J. Paige Straley

Wednesday, 14 May, 2008  
Blogger Barba Rija said...

Well, I'm sorry Al Fin. Even at face value, when I judge something as ridiculous, I say so. But I never took my judgement as a god-given talent, much the opposite. Nor do I expect (and want) people to agree with me.

Let's move on then. Paige first says that the first people were settlers. I don't have the figures, but I believe that in the entire nineteenth century, America wanted immigrants, and they went in waves. Current immigration is different, I agree: they are no longer welcomed.

I don't think that job is a "zero-sum" game. That's a lie that is perpetuated so that people get to compete with each other by lowering their wages, rather than joining up and confront their bosses, who are reaping the hugest amount of money ever. Isn't it hugely stupid? Problem is, people are afraid of the word "unions". So fight the immigrant all you want. You're making your bosses laugh pretty hard in their private jets.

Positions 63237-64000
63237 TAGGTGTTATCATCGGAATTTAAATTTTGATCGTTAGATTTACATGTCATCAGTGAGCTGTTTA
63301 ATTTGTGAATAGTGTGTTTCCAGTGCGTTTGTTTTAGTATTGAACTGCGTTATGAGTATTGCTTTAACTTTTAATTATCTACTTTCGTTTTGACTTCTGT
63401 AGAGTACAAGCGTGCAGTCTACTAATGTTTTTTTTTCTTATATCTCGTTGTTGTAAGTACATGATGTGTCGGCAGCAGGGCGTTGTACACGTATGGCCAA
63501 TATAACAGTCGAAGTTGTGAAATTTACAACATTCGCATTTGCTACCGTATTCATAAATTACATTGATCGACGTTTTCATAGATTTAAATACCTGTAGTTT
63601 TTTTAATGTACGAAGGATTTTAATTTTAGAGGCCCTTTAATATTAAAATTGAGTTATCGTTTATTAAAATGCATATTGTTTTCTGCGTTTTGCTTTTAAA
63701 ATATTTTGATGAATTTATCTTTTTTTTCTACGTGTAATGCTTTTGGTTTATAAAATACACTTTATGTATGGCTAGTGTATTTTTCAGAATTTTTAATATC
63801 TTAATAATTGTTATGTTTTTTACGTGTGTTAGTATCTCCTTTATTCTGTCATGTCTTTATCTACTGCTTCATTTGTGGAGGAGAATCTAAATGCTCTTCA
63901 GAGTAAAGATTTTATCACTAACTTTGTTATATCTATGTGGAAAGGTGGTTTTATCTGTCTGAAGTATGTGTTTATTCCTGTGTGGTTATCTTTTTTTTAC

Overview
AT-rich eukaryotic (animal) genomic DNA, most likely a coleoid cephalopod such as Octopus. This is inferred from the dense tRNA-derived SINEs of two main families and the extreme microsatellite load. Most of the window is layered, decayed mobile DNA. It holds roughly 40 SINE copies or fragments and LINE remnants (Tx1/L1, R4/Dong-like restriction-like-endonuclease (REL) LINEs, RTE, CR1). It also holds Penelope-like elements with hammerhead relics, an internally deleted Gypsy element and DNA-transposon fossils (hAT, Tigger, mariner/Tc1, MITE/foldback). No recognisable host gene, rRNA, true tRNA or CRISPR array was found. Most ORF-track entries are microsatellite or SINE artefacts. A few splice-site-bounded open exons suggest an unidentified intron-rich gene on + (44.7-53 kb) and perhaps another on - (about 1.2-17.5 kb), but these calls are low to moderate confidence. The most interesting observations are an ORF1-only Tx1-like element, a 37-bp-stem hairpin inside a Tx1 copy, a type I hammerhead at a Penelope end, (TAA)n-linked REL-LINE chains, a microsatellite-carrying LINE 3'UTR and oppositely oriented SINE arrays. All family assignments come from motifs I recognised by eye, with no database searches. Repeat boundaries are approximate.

Then it is proposed a sterilization program to stupid people. That's called eugenics. Now, I won't bring up Godwin's law and all, but Hitler did do that, and was considered an aberration. Why? Because you are letting people decide about other people's future using an abstract figure that is not even consensual. Talk about Scientism!

A good read about the IQ problem is not "The Bell Curve", but rather "The Mismeasure of Man", by Stephen Jay Gould. He doesn't debunk the theory of the IQ, but contextualizes its history, its huge faults, prejudices and historic mistakes. Psychologists always advise people to not take IQ as a descrimination test because it is prone to huge mistakes. Rather, it is advised to take IQ tests as a helping mechanism so that students learn where they can improve better, and where their worse thinking performance may lie.